Friday, August 28, 2009

Lincoln Boyhood National Memorial

Since our anniversary weekend ended up a spectacular blur of church obligations, Michael and I declared this to be our "Birthday and Anniversary Celebratory Weekend!" Michael took Friday off, and for our anniversary we packed up the kidlets and took a family vacation to Lincoln Boyhood National Memorial. Armed with plenty of snacks and pbj sandwiches for lunch, we drove the 45 miles through misty green fields nestled between billowing forested hills.

The Memorial commemorates the 14 years when young Abraham Lincoln lived here in Indiana. In the early 1940s, the CCC built a gorgeous visitor's center building, with giant stone carvings depicting key events in Lincoln's life.Here we are in the Memorial. Jed loved running around the big empty rooms and grassy front lawn. Must have run a hundred miles that day. And I might add that he did NOT fall asleep on the way home. Sheesh. That kid is impossible to wear out.
Oh we are cute.
Mommy and baby nursing in the corner.
After seeing a short film, we went to see the living history farm, where costumed characters live, farm, cook, and grow their food just as the Lincoln family did back in the 1820s.

We walked through the corn fields, all plowed by horses and sown by hand.
Jed loved all the wooden tools, animal pelts, and the chicken coop in the background. But the bigger livestock, not so much. Sheeps and cows and pigs are all well and good in the abstract, but in real life, he didn't want to get too close. I finally wheedled him over to feed the sheep, which worked well until a big woolly head shoved through the split rail fence and tore the weeds from my hand. Jed shot straight into the air and wailing insisted "WE SEE CHICKENS NOOOOOOOWWWWWWWW!"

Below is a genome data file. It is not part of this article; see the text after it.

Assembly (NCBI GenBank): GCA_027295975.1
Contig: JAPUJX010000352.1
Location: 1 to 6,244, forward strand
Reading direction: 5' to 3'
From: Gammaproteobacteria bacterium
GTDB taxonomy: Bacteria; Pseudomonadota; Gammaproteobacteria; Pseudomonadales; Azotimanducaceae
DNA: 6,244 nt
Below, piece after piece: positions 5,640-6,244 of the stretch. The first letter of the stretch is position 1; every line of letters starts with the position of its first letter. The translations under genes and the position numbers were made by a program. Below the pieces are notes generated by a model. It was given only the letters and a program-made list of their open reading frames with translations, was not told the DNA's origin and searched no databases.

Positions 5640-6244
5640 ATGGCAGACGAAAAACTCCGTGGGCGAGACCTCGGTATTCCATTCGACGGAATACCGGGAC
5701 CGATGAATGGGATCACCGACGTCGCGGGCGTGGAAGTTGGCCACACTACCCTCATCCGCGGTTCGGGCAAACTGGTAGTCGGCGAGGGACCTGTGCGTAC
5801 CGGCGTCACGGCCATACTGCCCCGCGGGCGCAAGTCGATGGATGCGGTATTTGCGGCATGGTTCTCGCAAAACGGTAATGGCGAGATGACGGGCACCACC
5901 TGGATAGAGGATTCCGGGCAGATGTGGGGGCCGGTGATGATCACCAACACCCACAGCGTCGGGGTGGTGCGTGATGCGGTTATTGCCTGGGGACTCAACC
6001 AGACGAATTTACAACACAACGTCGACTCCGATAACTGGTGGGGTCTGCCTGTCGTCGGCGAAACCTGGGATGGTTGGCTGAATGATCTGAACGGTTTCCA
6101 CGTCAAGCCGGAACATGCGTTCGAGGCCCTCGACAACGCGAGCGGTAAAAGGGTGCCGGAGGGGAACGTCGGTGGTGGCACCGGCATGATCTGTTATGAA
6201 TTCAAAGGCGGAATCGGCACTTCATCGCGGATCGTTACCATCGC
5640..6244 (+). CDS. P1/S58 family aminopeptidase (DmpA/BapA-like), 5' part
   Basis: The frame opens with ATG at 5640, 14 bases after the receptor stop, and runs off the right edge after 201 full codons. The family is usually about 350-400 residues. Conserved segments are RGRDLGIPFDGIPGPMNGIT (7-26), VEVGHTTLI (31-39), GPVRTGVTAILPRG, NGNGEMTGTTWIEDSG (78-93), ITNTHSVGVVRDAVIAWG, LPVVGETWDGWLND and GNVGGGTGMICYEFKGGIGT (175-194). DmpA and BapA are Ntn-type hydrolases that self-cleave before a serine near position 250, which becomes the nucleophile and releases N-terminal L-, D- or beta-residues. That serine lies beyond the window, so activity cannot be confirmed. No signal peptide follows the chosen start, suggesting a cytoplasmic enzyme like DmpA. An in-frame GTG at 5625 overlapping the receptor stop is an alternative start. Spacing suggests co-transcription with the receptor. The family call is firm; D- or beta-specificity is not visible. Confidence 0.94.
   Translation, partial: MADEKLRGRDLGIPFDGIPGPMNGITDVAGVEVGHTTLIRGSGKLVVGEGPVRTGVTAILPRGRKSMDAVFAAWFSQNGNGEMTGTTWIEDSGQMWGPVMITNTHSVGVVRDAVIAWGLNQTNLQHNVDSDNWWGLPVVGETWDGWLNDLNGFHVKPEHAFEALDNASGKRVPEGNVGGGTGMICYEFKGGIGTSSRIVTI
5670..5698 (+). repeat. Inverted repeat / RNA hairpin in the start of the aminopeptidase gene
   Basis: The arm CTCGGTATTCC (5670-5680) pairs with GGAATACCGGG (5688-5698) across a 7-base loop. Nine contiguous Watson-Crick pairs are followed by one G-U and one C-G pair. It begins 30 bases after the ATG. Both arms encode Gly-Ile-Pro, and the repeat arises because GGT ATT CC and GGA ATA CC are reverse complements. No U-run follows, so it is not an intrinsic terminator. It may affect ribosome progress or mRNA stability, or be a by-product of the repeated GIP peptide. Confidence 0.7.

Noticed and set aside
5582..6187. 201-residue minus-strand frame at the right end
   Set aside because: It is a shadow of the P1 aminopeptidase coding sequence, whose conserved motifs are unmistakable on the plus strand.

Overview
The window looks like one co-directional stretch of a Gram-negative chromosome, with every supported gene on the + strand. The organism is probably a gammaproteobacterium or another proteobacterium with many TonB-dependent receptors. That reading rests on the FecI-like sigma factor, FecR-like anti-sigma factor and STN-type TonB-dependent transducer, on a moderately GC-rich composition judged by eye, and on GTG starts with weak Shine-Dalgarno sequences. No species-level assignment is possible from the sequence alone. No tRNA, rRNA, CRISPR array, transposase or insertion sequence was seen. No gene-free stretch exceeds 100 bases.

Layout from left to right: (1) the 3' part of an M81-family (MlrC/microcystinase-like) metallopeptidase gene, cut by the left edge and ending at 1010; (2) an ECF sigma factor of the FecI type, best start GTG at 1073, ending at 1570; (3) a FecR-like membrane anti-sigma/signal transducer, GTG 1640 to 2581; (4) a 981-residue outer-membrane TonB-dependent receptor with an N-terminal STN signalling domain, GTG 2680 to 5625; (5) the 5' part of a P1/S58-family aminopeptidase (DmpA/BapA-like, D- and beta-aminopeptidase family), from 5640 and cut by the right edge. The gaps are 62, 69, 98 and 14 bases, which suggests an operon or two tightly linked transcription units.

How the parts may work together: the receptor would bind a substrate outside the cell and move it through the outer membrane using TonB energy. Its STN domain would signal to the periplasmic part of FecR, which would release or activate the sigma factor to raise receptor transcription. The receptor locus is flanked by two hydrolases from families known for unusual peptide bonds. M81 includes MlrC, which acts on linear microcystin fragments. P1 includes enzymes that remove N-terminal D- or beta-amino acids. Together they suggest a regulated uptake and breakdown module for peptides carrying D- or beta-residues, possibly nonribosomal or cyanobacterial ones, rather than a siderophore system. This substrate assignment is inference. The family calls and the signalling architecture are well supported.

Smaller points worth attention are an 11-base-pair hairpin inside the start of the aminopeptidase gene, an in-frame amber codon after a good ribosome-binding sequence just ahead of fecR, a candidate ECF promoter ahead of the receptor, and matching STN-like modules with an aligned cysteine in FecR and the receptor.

My favorite moment occurred as we stood watching the cows and sheep, cicadas buzzing in the hot sweaty air. In the background, we heard a rumbling. A truck pulling a doublewide drove past the back side of the feedlot. We smiled. That's life in Indiana--hot hot hot with cows and a doublewide.

As we started herding Jed towards home, we heard a sweet-toned whistle. "Whooooo!" Then again. A train! Jed's ears perked up and we started to run towards the track. A real train! Right here beside us! We saw a little red engine break through the trees. As we came close, it slowed down... and stopped right there at the end of the little road. A hairy little man hopped down and shouted towards us "Would your little boy like to see the train?" My jaw dropped. We laughed yes and ran up to the train.

As Jed got to the stairs, the bearded man leaned over to lift him up. Ummm, yeah, unfortunately Jed doesn't do hairy men so well. His eyes widened and he flailed toward me, wailing. And he wailed the entire time on the train. Oh well, Dad and I thought it was cool. And Jed did too, once we were far, far away and the hairy man had faded from memory. The best part: the train's name was THOMAS. Here we are, on an old fashioned farm, with Thomas the Train. Could this day get any better?
We bid goodbye to Thomas and had a picnic lunch there in shady trees next to the track. What a lovely, perfect day!


Tasha and Doug said...

It sounds like you guys had lots of fun. We've thought about taking the kids there but we weren't sure what there was to do. After seeing your pics and reading your post I think we'll have to take the kids soon.

NessaAnn said...

Yeah, well I should have added that seeing the train was totally random. It's a real train that had just stopped to pick up some extra cars and the guy was nice enough to let us on. But the farm is part of the regular deal and it was fun.

Heather said...

We will definitely have to check out Lincoln. It just occurred to me (duh) that we can study Lincoln at any time, when weather is more agreeable to a visit there, than just in February like the rest of the children!